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If a Trend Can’t Continue Forever …

February 14, 2014

A number of times in the past, this column has dealt with “the iron triangle of deficit reduction.” That is, there are only three ways to reduce the annual federal budget deficit: trim entitlement programs, raise more money through taxes/closing loopholes, and reduce discretionary spending.

All the emphasis over the last few years has been on cutting discretionary spending — with non-defense programs taking a bigger hit than defense programs, but both seeing their allotments shrink. Further, those reductions have largely been achieved by across-the-board cuts, rather than a deliberate assessment of national priorities. This is why we are so hopeful for FY 15 and the potential for “regular order appropriations” in 2014 (see the Analysis and Commentary dated Friday, January 31).

As we look toward the future, the headline is scary: eliminating all discretionary spending, including the Defense Department, would not bring the federal budget into balance a decade from now. The Congressional Budget Office (CBO) has said we face a trillion dollar annual deficit in 2024, about the amount our nation now spends each year on discretionary programs. This means that sooner (hopefully) rather than later (dangerous to our nation’s wellbeing), Congress must address entitlements and taxes. There is just no other way.

Do I believe this will happen? Actually, I do. There is a saying that if a trend can’t continue forever, it won’t. Starting no later than 2017, projected deficits are going to overwhelm whatever further discretionary spending reduction is deemed politically feasible. There is also some evidence for limits on how far Congress can and will cut discretionary programs. Last summer, House Republican leadership took a whip count and realized it did not have enough votes to pass a transportation, housing and urban development appropriations bill that embodied steep cuts.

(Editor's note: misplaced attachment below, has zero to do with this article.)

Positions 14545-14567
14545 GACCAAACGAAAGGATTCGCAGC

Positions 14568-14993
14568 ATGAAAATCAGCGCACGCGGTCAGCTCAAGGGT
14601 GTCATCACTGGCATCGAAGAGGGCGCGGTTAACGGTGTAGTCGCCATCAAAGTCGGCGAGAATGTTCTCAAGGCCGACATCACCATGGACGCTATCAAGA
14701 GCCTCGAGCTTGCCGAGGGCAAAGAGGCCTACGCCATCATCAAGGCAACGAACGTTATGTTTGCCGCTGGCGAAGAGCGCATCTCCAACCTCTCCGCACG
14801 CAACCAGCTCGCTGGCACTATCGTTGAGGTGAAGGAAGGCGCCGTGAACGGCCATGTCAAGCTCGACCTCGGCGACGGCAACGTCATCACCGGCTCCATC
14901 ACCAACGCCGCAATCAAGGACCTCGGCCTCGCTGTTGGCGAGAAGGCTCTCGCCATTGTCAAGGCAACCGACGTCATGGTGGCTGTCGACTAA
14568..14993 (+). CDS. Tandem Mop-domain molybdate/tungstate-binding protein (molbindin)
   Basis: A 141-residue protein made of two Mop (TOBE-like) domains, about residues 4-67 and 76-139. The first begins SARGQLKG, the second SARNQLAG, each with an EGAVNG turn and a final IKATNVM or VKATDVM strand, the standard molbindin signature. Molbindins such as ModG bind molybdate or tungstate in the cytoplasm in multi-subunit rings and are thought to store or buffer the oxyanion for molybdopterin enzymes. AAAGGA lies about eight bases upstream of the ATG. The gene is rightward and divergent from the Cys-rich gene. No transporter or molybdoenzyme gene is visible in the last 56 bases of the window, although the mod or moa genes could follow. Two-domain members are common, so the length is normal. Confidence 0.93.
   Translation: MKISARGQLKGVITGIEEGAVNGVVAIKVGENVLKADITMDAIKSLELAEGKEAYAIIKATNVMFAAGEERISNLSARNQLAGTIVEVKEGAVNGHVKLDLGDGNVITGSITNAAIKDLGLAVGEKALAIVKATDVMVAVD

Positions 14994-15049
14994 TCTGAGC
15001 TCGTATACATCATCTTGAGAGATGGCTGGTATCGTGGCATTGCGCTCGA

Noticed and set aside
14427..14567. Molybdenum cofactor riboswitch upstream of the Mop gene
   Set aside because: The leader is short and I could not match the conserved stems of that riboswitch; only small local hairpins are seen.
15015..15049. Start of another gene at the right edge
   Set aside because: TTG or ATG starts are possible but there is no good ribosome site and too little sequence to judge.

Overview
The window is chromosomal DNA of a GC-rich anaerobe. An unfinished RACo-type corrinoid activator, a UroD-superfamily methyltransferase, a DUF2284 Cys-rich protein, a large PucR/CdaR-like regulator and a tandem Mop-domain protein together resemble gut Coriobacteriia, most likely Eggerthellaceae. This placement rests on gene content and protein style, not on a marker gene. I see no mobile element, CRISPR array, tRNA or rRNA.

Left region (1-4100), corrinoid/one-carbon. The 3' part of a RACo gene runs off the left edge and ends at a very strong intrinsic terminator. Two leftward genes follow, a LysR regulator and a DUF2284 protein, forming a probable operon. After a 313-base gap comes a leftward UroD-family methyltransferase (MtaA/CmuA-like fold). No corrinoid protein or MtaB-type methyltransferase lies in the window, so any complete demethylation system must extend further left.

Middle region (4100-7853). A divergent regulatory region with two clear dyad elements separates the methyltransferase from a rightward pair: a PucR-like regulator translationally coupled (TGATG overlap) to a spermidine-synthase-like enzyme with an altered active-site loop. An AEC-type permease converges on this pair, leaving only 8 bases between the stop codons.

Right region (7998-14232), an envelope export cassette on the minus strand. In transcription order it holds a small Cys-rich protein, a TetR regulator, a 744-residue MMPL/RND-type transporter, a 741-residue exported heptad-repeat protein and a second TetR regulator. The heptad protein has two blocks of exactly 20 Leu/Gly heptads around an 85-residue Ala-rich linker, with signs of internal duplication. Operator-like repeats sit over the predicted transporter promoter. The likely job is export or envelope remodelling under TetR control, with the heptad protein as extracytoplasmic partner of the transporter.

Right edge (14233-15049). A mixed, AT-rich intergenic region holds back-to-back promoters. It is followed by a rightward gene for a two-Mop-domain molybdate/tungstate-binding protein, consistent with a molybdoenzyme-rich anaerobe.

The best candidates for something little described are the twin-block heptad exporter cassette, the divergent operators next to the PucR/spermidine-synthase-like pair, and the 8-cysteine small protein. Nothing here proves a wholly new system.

FDA still has one of the best cases for future increases, perhaps better than almost all federal agencies. But downward pressures on discretionary spending will make advocacy more difficult every year until Congress deals with entitlements and taxes.

Before concluding, it is useful to note that the CBO report actually expands upon the iron triangle. Future deficits will continue to get bigger because of an aging population and increased demands on entitlement programs, coupled with insufficient government revenue. But taxes and loophole closing are not the only way in which federal revenue can be impacted. The CBO points to lowered estimates of economic growth as a contributing factor to future deficits. Here, too, FDA’s case is strong — investment in FDA contributes significantly to economic growth, as the Alliance documented in its 2011 report: The U. S. Food and Drug Administration: A Cornerstone of America’s Economic Future.

Note: This week’s analysis and commentary was written by Steven Grossman, the deputy executive director of the Alliance for a Stronger FDA

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